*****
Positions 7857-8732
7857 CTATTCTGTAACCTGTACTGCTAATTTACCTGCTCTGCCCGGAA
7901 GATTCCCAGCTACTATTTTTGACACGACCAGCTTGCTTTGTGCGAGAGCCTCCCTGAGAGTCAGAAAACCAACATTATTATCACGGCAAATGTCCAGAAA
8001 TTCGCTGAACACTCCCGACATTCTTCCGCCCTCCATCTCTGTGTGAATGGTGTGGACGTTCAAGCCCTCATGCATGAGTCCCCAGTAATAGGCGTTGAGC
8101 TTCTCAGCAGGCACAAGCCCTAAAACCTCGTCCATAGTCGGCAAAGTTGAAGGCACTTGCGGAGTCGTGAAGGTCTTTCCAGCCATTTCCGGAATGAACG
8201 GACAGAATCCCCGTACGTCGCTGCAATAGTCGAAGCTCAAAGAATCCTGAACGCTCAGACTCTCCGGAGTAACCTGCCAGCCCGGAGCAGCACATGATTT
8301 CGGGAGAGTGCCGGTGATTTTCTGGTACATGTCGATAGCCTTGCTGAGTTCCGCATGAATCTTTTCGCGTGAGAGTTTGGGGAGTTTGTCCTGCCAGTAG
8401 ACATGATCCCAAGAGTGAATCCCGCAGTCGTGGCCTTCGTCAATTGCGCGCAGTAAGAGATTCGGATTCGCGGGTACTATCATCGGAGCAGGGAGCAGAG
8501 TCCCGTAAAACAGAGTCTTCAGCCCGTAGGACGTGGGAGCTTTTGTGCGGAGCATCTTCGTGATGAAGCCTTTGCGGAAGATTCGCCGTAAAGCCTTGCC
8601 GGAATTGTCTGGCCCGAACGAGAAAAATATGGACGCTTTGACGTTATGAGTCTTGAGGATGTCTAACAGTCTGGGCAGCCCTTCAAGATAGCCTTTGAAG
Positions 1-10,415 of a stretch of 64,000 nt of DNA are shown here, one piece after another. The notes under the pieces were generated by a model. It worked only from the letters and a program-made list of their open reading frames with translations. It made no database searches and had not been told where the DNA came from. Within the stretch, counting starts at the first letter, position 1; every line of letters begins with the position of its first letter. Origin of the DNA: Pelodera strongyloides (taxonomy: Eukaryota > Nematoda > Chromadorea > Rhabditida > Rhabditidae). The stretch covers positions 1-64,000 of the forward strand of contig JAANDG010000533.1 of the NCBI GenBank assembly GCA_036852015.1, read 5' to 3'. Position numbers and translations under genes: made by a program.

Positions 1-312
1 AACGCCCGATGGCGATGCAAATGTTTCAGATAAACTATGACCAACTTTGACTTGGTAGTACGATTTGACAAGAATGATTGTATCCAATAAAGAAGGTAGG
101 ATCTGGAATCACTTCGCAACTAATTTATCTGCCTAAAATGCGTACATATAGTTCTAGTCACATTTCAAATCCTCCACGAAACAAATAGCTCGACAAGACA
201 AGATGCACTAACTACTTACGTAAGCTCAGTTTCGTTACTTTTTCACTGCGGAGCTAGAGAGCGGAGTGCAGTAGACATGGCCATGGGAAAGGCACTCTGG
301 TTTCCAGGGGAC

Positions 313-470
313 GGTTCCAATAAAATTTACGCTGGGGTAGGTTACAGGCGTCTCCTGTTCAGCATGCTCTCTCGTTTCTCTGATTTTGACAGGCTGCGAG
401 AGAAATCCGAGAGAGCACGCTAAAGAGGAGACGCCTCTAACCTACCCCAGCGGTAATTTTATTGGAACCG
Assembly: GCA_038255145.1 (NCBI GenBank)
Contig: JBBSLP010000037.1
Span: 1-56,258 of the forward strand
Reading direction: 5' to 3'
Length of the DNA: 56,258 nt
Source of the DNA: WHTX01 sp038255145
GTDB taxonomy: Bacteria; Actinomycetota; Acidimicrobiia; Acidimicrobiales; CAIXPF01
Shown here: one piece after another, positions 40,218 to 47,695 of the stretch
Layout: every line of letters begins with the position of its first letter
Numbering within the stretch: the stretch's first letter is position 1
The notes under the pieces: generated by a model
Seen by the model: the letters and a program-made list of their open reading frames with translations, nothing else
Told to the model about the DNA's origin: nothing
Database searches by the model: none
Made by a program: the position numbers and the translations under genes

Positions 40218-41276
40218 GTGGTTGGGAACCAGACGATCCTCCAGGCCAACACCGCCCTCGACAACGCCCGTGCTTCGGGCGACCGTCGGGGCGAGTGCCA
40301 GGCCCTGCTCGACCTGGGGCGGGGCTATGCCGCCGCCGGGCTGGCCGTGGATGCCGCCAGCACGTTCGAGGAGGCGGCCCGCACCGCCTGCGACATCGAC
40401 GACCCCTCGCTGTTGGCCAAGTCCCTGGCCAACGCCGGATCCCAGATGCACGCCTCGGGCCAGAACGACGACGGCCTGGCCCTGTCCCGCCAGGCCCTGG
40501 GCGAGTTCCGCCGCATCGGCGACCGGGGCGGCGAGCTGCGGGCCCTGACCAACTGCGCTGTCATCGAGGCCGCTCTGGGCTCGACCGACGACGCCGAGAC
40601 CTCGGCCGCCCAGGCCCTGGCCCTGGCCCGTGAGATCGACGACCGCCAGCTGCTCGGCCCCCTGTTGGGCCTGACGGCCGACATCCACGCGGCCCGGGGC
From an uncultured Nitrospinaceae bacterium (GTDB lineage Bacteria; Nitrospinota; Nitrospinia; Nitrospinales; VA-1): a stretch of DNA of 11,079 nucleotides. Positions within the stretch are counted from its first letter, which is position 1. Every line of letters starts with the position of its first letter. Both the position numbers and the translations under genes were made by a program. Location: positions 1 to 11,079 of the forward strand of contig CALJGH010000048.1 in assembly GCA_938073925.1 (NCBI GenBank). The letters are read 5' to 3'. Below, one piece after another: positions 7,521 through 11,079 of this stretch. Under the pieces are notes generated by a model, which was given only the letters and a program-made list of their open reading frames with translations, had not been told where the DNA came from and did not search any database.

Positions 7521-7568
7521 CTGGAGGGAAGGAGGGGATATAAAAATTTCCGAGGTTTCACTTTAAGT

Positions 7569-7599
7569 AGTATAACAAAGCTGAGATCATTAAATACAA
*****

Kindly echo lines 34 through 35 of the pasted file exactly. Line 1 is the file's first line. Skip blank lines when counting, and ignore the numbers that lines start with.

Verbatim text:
Made by a program: the position numbers and the translations under genes

Positions 40218-41276